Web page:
Just because someone has/had drug problems doesnt automatically mean drugs are the cause of their death if they die young. From what i read, he came down with some kind of sickness, at some point it got so bad that the 38 year old man asked his mom to come lie down with him, during the night he was coughing, sounding sick etc. Doesn't necessarily sound like an OD to me. It would be like if SWIM dies of some rare genetic disease no one knew he had at age 41 or something, everyone would just assume it was drugs due to his past and admitted activities.
  7. RetroHousewife
    This really mad me sad. I was such a huge fan of both the Corey's back in the day, although Feldman was my favorite. I really liked Corey Haim and felt bad for him and actually kinda identified with him when everybody was jumping on him for his drug use. He might would have acted differently if they didn't ambush him on camera, or phrased it differently.

    I know I shoudln't speculate, but I wonder if the flulike symptoms might have been some kind of withdrawal and that killed him? I don't know and we won't know till the coroners report comes out, and that can take weeks.

    But I still grieved, wonder which ones of those 80s stars will show up at his funeral, and I wonder which ones had actually called him to offer support during the bad times?
  8. Nature Boy
    Now there's someone I would never have heard of had it not been a slow news week.
  9. beena
    ^ Perhaps you're too young (no offence!). It's a strange one this, but most females around SWIM's age will remember Corey Haim because for a really brief period in the mid-eighties to the late-eighties he was a major star and teen pin-up. SWIM remembers a time when all the girlie mags were plastered with his pictures: he was a real cutie.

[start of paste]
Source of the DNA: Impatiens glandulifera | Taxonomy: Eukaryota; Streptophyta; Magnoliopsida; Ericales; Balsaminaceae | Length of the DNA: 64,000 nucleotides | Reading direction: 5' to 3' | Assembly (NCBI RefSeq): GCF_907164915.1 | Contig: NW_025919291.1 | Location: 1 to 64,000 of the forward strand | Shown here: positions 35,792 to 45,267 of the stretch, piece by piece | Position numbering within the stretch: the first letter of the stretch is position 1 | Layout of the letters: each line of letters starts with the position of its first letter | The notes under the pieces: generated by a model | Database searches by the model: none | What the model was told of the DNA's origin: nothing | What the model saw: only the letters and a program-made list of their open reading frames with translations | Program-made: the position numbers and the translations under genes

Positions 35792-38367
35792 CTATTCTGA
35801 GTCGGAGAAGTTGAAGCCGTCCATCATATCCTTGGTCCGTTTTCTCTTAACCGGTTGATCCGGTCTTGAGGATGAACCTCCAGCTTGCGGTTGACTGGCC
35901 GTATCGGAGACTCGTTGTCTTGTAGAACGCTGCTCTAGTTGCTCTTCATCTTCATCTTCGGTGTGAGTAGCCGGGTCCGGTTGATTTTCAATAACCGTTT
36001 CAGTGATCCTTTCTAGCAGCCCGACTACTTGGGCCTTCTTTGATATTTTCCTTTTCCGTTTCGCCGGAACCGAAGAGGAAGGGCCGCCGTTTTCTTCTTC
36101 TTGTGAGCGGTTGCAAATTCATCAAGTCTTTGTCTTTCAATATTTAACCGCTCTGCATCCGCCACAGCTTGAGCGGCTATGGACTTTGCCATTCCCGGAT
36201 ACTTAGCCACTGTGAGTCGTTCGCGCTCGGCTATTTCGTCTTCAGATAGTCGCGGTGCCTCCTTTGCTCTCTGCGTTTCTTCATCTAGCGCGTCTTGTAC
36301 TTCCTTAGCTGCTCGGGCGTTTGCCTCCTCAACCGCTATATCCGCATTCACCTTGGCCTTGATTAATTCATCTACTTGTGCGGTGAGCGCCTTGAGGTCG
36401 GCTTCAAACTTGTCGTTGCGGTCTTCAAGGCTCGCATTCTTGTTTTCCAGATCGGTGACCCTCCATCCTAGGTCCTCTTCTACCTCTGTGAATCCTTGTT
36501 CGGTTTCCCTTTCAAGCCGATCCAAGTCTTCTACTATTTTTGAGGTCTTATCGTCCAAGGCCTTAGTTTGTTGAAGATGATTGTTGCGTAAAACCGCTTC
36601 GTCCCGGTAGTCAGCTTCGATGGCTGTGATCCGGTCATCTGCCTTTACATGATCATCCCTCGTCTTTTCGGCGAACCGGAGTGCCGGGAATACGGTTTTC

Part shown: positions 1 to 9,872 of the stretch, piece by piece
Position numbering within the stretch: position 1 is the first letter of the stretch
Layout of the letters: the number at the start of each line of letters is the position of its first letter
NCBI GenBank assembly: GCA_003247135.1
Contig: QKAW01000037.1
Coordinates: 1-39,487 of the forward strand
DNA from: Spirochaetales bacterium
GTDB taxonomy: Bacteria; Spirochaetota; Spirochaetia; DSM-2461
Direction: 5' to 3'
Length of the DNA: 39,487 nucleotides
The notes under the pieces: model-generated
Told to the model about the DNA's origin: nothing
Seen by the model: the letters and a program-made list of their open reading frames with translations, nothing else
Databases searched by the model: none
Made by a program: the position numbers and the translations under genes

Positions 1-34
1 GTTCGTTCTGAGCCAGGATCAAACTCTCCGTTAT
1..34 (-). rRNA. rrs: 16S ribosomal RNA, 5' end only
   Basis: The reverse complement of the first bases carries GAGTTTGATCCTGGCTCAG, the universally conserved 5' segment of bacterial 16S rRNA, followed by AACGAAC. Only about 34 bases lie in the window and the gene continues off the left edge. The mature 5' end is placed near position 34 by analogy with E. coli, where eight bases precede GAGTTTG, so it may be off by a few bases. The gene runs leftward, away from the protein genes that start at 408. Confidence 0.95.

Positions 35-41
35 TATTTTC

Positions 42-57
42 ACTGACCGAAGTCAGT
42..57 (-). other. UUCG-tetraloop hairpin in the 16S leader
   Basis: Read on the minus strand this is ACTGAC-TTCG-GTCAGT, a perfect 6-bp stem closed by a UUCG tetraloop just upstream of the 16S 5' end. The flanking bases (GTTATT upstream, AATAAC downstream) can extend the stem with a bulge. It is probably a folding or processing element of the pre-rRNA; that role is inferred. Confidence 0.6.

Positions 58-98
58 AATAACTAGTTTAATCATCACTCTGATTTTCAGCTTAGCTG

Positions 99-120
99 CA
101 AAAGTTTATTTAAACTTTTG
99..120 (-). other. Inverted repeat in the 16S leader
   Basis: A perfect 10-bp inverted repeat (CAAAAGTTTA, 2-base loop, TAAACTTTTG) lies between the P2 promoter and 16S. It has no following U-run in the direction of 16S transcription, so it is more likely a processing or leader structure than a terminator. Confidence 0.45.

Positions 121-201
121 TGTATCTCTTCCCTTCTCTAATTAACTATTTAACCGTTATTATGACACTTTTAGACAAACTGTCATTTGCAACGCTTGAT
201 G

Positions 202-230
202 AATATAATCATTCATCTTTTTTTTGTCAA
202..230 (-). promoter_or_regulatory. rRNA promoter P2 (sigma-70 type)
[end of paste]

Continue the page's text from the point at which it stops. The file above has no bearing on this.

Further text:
But as soon as he arrived he went away again. Talk about 15 minutes of fame, it was more like 15 seconds. Basically he was a really cute pre-pubescent boy who didn't cut it as a man in the same way he did as a boy - as horrible a thing as that is to say.
    Anyway, SWIM didn't know anything about the wild druggie days that presumeably followed (although she did google him a while ago out of curiosity to see what he looked like these days and was pretty shocked as to how much he'd changed. Basically he'd lost all his boyish good lucks and was fairly unfanceable - SWIM realises now that drugs may have played a part in ruining his looks).
    It's another sad tale of too much too young SWIM supposes - but it certainly ain't anything new.
  10. RetroHousewife
    I think he was a nice looking young man, if he would just quit plucking his eyebrows.

    Jodie Foster made the transition well from child to adult star, but she's one of the few.

    I watched "Lost Boys" last night just in tribute to Corey Haim. I do feel so damn bad about him. I just feel for him.

    I hope the reports do NOT show overdose, simply so he's vindicated.
  11. jkolt89
    Corey Haim's and Michael Jackson's death are a true shame and both are great a loss. Irregardless of legality they more examples of the urgent need for harm reduction programs. Corey Feldman, one of Haim's best friends, also seems to have made the transition between child to adult actor. It'd be easy me for me to stay home also If I had a wife as hot as he does.
  12. Motorhead
    Corey Haim's death linked to prescription drug probe, AG says

    [imgl=black]http://www.drugs-forum.com/forum/attachment.php?attachmentid=13702&stc=1&d=1268512253[/imgl]Los Angeles, California (CNN) -- Corey Haim's death is linked to an "illegal and massive prescription-drug ring," California Attorney General Jerry Brown said Friday.

    Brown's office is investigating "an unauthorized prescription under the former child star's name that was found during an ongoing investigation of fraudulent prescription-drug pads ordered from a vendor in San Diego."

    "These prescriptions are very recent, and it involves Oxycontin and we're not talking just 40 pills, more than that," Brown said in an interview Friday with CNN Radio.

    The announcement comes before the coroner has ruled on what killed Haim, the 1980s teen movie actor who struggled for decades with drug addiction.

    Haim, 38, died early Wednesday after collapsing in the Los Angeles apartment he shared with his mother, authorities said.

    "Corey Haim's death is yet another tragedy linked to the growing problem of prescription-drug abuse," Brown said. "This problem is increasingly linked to criminal organizations, like the illegal and massive prescription-drug ring under investigation."

    Brown said the ring uses stolen doctor's identities to order prescription-drug pads that are used to write counterfeit prescriptions.

    "The doctor whose name is printed on the form is usually unaware that his or her identity has been stolen for this purpose," Brown said.